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At least two people are dead after reports of multiple shootings at Shawnee Park [yesterday] afternoon. [WDRB]

Louisville Gas and Electric’s new rate proposal attempts to shift all of its fixed costs for residential electricity service to a regular monthly fee, a move that drew outcries from advocates for the poor and supporters of the area’s fledgling solar industry. [C-J/AKN]

WARNING! RIDICULOUS AUTOPLAY VIDEO! This story will make your eyes roll back in your head. The level of disconnect as it relates to Metro Animal Services is absurd. [WHAS11]

The Fayette County Coroner’s Office is asking for the public’s help as they search for the relatives of a woman who died Sunday. [H-L]

A store owner called police after one of his regular customers was shot. [WLKY]

Reminder – coal is dead/dying and it is never going to be a great thing for Kentucky again. Never. Canada plans to phase out most coal-powered electricity plants by 2030, Environment Minister Catherine McKenna announced Monday. [HuffPo]

WARNING! RIDICULOUS AUTOPLAY VIDEO! Volindah Costabell has lived in the Highlands for 30 years. She’s siding with the Original Highland Neighborhood Association. [WAVE3]

An Estill County citizens group is taking legal action against three state entities. The organization wants more information on the state’s response to the illegal dumping of low-level radioactive waste in the county landfill. [WEKU]

Louisville’s more than 2,000 nonprofits have accounted for $10.6 billion in annual revenue over the past year, according to a new study by the Center for Nonprofit Excellence. [WFPL]

Even a well known story depends on where you begin to tell it. In the summer of 1955, Emmett Till, a 14-year-old African-American boy visiting Mississippi, was lynched by white men who said he’d flirted with a white woman. Till’s body was returned home to Chicago where his mother insisted on an open casket. Photos were wired around the globe and the world saw his mutilated body. His murderers would be free within a month. [NPR]

A panel of Humana, Kindred, UPS and automotive executives explored ways the companies are trying to attract and retain talent. [Business First]

The house at 1218 E. Oak St. should have already fallen to the ground. For years it was in a state of disrepair and was ready for the wrecking ball. [News & Tribune]

Big, Tall Progress For Jeffersonville

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Two children have been hit by cars in Louisville within minutes of each other. [WDRB]

As a busy working mother with four children — three with autism — Jennifer Adams-Tucker said it’s hard enough managing school schedules, after-school activities, doctor’s appointments, therapy sessions and other events. [C-J/AKN]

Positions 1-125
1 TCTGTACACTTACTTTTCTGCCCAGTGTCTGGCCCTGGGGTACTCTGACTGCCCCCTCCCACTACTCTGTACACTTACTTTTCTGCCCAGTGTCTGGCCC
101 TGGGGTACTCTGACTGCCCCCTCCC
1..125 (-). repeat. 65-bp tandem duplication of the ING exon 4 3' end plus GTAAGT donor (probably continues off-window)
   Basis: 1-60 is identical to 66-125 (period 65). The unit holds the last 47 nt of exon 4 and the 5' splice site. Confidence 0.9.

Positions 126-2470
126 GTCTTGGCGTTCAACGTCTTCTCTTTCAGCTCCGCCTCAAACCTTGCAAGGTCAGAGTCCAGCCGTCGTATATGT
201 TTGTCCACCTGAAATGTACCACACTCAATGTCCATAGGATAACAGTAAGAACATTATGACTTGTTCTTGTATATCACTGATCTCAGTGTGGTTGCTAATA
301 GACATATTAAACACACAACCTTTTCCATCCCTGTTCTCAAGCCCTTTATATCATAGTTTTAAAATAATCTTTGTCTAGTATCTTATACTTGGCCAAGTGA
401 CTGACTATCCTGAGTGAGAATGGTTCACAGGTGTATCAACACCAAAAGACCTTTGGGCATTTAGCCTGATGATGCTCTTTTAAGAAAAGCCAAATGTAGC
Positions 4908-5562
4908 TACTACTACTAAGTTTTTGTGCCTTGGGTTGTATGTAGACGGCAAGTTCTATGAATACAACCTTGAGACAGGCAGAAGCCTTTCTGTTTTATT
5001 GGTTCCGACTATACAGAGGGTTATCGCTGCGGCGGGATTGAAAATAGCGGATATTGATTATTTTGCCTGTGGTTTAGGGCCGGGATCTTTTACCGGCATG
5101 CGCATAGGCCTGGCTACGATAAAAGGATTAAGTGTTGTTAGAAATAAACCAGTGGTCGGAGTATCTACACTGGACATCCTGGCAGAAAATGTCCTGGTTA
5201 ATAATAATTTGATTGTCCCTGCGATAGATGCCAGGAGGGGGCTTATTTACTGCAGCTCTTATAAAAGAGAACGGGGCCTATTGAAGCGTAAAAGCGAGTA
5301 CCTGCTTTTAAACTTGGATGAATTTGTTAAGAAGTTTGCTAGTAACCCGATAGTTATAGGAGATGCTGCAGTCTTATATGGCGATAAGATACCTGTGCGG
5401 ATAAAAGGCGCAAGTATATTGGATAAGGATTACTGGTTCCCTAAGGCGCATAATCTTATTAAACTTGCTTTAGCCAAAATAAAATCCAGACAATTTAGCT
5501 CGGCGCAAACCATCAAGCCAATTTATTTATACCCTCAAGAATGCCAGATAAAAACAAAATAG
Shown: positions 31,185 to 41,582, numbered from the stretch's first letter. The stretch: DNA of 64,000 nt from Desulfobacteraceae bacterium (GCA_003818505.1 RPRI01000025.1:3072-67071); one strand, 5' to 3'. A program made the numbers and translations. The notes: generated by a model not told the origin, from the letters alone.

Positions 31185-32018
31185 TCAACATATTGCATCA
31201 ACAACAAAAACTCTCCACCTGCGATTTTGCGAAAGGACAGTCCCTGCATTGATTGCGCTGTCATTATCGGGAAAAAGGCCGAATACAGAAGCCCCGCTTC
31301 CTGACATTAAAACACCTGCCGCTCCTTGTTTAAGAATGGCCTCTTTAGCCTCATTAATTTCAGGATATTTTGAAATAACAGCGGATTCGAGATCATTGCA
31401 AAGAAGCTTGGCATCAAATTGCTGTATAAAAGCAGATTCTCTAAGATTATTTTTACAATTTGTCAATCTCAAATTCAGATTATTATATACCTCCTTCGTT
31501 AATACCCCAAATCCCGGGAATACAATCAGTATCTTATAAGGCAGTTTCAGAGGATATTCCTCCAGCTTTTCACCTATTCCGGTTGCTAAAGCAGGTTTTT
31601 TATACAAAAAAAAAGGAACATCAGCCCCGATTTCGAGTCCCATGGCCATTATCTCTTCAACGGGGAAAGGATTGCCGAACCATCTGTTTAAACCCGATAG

WARNING! RIDICULOUS AUTOPLAY VIDEO! A heartbroken woman, already dealing with the death of a relative last week, is desperate for answers after another shooting targets her family. [WHAS11]

Attorney General Andy Beshear wants the Kentucky Supreme Court to settle whether Gov. Matt Bevin had the authority to overhaul the University of Louisville’s Board of Trustees, once and for all. [H-L]

Union workers at General Electric will vote on a new contract Tuesday. [WLKY]

If you want to know why the unabashedly racist and Nazi-sympathizing “alt-right” movement is making a mark on the Trump administration and beyond, look no further than Tila Tequila and her white nationalist friend, Richard Spencer. [HuffPo]

WARNING! RIDICULOUS AUTOPLAY VIDEO! Jeffersonville City councilmembers voted 5-3 to pass an ordinance that would allow for buildings to be developed to at least 10 stories. [WAVE3]

President-elect Donald Trump has selected two anti-net neutrality advisers to shape the future administration’s telecom policy strategy at the Federal Communications Commission, Recode reported. [ThinkProgress]

Immigration. It’s one of the founding principles of our country. It was a deeply divisive topic in this year’s presidential election, and it promises to be a major issue going forward. [WFPL]

Donald Trump agreed on Friday to pay $25 million to settle fraud lawsuits over his Trump University real estate seminars, in what New York’s attorney general called a “stunning reversal” for the U.S. president-elect. [Reuters]

Churchill Downs Racetrack plans to spend $37 million to build a three-story addition that will add 1,800 seats in luxury suites, dining areas and a third-floor grandstand. [Business First]

Floyd County judges have sued the county in hopes of securing 28 percent increases for the majority of county court reporters. [News & Tribune]